SERMON X. THE PLAGUES OF EGYPT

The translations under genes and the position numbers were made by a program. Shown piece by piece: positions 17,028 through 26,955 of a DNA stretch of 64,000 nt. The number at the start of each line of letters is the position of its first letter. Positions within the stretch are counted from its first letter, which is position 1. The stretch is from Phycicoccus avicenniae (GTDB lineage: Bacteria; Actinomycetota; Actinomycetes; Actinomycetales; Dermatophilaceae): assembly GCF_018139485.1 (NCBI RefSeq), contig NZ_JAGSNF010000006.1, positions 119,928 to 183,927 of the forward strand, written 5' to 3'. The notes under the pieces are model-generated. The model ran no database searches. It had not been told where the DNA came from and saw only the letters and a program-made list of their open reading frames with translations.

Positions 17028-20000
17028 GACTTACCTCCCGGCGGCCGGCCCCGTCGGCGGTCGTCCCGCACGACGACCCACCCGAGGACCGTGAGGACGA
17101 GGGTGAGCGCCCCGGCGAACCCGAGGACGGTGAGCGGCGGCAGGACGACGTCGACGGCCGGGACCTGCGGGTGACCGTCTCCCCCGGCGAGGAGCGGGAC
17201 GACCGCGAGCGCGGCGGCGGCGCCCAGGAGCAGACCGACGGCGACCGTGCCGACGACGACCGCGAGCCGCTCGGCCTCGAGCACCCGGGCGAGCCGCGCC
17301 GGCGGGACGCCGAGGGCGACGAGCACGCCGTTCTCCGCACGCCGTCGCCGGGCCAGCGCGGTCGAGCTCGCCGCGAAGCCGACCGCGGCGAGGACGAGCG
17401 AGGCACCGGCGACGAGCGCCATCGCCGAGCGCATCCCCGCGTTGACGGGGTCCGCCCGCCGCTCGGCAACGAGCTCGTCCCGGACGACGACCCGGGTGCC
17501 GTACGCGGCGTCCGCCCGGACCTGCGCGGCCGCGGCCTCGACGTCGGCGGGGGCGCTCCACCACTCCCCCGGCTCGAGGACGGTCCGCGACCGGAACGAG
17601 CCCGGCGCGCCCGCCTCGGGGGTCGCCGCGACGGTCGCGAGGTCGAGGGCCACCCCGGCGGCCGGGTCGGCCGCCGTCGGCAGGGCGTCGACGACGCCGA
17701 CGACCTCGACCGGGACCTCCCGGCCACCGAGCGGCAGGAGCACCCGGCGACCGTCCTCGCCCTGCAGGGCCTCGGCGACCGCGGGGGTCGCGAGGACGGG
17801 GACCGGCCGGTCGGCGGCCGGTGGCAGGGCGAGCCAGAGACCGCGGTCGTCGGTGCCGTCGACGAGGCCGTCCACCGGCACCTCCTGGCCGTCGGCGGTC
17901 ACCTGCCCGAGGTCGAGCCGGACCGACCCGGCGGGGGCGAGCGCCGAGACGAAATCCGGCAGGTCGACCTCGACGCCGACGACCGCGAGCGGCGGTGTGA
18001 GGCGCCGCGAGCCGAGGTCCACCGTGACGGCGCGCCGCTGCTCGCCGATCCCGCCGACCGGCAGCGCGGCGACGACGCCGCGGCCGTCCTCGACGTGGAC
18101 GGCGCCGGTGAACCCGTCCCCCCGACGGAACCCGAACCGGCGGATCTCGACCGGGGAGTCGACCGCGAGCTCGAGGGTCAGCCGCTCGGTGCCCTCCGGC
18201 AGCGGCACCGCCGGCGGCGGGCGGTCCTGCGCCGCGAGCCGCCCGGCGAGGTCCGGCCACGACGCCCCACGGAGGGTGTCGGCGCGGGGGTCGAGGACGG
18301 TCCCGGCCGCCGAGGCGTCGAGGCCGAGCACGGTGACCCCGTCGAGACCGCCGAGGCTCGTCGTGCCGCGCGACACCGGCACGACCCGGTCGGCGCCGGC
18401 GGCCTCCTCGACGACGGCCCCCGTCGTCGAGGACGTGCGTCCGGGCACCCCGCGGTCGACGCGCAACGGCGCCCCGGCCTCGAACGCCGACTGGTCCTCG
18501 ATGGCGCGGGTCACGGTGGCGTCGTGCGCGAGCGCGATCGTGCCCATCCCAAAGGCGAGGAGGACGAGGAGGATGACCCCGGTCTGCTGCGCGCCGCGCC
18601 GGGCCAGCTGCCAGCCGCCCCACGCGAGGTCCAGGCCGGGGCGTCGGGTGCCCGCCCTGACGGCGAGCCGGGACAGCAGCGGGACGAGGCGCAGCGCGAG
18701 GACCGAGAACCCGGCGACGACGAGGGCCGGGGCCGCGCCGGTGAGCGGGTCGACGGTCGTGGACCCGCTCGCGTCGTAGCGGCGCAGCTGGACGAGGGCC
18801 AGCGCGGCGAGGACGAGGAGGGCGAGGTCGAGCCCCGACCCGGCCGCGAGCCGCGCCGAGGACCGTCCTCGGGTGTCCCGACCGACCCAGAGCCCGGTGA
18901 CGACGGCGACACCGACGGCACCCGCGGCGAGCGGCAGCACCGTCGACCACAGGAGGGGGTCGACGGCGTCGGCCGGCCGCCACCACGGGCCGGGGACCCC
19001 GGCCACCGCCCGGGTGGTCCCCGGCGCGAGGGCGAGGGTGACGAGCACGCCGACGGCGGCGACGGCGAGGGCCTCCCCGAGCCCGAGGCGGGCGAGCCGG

(Palm Sunday.) EXODUS ix. 13, 14. Thus saith the Lord God of the Hebrews, Let my people go, that they may serve me. For I will at this time send all my plagues upon thine heart, and upon thy servants, and upon thy people; that thou mayest know that there is none like me in all the earth.